Community Solutions in the Absence of Morar Carioca in Pica-Pau

For the past five years, Irenaldo Honório da Silva, president of the Pica-Pau Residents’ Association, has helped to organize his community in Rio’s North Zone for a day of entertainment in partnership with social and municipal services. The event, held on Saturday May 25th, began as an initiative to strengthen collective action and local culture, combining a celebration of Worker´s Day and Mother´s Day. Since partnering with the local church, the event has become a tri-annual feature of life for the residents of Pica-Pau and has increased recognition of the community by local authorities.

Families mingling around the music stage, children rummaging through snack packs, and health workers distributing free toothbrushes belie the reality of an area historically neglected by public services. Gathered on a concrete court at the entrance of the neighborhood, Irenaldo points to the dense backdrop of brick houses. Most of these houses, he explains, were built by residents themselves, and there are some precarious structures at risk of collapse. A burntout car interrupts the series of shaded stands around the court, hinting at the darker side of life in Pica-Pau. Crack is a major threat to youth here according to Deacon Sebastião of Ministério Semear de Bras de Pina church. “The greatest joy for us is to be able to take youth out of the cycle of drugs and unemployment, to see them clean and hopeful about the future,” he said, going on to describe the church´s rehabilitation program established through collaboration with the Resident´s Association.

The event is both practical and symbolic. The presence of animal control agents gives residents a chance to get rabies shots for their cats and dogs, while growth in participation reflects vibrant community engagement and improvement in the provision of municipal services. Public agencies such as Detran, Rio´s transit department, were on hand with forms to expedite paperwork for residents who do not have formal documents as well as SESC and Comlurb which is responsible for trash collection. The Family Health Clinic, established two years ago, has been gradually scaling up the presence of Community Health Agents in Pica-Pau and used the event to promote on-site mammography screenings. Despite better access to public health, residents also rely on local NGOs to provide medical attention, and lined up to be seen by doctors with stethescopes and blood pressure monitors. Church members have become particularly outspoken advocates for change, going beyond religious activities to join forces with the Neighborhood Association and invite state workers in.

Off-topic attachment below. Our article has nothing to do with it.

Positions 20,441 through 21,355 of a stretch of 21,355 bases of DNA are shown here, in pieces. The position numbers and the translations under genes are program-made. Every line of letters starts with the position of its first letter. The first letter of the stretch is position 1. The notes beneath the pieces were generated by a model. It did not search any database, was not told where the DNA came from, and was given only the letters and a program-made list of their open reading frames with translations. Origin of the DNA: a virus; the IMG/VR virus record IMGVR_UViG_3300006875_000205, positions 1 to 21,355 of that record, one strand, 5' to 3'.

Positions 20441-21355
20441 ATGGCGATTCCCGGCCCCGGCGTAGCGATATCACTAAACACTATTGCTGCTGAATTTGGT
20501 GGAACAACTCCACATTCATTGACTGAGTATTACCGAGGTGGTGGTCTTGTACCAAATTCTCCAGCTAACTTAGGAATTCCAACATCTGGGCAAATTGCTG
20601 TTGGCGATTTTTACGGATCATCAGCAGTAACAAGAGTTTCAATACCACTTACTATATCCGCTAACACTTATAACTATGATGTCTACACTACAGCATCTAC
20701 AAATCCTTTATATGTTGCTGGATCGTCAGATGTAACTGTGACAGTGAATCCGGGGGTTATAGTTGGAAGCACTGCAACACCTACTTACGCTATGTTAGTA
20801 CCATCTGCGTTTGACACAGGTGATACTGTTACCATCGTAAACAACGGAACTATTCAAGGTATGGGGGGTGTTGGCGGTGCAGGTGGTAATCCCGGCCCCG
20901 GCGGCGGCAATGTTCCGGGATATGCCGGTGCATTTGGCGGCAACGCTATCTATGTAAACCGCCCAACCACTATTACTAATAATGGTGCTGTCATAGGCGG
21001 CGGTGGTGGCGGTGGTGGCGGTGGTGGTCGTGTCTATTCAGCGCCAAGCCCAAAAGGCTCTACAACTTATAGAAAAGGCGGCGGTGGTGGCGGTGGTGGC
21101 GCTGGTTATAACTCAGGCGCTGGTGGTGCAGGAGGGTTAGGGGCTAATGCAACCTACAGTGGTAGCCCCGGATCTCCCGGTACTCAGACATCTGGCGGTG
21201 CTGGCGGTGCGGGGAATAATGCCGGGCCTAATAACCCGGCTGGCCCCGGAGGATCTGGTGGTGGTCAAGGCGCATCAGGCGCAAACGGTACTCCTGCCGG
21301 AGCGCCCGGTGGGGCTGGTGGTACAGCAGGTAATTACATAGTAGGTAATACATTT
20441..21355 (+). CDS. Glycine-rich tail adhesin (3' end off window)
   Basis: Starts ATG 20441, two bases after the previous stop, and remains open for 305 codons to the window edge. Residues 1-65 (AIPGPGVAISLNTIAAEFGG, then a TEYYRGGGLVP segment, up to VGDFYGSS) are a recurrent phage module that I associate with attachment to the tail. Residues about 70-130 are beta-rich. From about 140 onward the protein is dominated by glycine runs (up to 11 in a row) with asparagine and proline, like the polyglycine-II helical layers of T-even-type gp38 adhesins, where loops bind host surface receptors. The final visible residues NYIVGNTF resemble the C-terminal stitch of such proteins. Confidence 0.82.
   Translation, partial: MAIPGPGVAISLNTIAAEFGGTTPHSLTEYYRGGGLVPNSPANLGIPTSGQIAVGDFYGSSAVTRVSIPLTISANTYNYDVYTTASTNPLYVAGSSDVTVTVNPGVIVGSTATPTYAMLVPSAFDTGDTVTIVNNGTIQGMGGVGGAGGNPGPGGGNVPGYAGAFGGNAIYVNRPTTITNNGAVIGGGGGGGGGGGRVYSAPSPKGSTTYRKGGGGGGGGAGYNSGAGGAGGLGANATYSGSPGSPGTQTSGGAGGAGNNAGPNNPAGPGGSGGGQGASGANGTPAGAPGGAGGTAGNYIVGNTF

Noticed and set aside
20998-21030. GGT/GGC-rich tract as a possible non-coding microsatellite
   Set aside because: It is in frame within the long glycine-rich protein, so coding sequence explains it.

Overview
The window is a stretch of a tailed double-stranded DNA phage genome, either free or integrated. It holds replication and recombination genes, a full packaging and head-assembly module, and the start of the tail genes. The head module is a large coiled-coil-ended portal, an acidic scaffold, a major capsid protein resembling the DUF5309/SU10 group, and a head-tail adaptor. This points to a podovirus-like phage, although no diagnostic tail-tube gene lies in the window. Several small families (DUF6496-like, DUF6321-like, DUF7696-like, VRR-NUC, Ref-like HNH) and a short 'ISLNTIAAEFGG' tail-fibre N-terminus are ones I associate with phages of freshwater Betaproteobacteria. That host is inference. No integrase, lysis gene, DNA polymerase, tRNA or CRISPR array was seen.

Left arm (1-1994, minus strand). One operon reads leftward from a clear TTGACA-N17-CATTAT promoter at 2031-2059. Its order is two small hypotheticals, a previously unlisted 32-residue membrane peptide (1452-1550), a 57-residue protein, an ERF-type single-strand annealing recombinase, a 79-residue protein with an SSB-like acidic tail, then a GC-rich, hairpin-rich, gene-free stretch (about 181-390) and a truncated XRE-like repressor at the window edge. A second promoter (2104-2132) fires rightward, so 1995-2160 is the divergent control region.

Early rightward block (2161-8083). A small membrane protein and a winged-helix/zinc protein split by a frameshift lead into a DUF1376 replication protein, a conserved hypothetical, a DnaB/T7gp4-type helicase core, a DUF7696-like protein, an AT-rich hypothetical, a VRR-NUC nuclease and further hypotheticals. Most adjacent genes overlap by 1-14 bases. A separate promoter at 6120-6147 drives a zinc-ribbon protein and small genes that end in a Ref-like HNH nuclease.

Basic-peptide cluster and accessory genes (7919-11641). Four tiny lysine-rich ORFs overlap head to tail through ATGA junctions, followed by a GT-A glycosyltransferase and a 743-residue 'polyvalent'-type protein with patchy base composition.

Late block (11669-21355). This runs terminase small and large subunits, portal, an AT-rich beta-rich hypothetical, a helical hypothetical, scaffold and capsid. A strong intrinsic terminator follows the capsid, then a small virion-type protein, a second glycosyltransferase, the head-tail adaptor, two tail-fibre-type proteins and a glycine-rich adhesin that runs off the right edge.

While progress has been made to bring services to Pica-Pau, the false-starts of government assistance underscores the need for community-led solutions that do not depend on weak commitments from authorities. Most notably Morar Carioca, a program aimed at the upgrading of Rio’s favelas by 2020, went through multiple phases of meetings with residents to design government-funded interventions that would improve quality of life. This ambitious City initiative was praised as a first in participatory planning strategies and raised hopes among Pica-Pau residents until funding was cut just months ago. This has left daunting sanitation, infrastructure and health issues to the devices of Pica-Pau residents, and an uncertain future for the grand plans. In the meantime, an agent representing the Casa Civil project of the Sub-Mayor’s Office was present to find ways to provide support for local organizations.

When asked about the importance of this event, Irenaldo nods to the children who are clearly enjoying themselves on a trampoline, mesmerized by a clown performance and running around with popsicles. “It’s for them,” he says, “they never have these things otherwise.” The more lasting impact however, comes from the continual effort he and other activists invest in securing public services and relationships among community groups. Given another minute to reflect on what the year ahead would bring, Irenaldo adds, “what we really want is Morar Carioca.”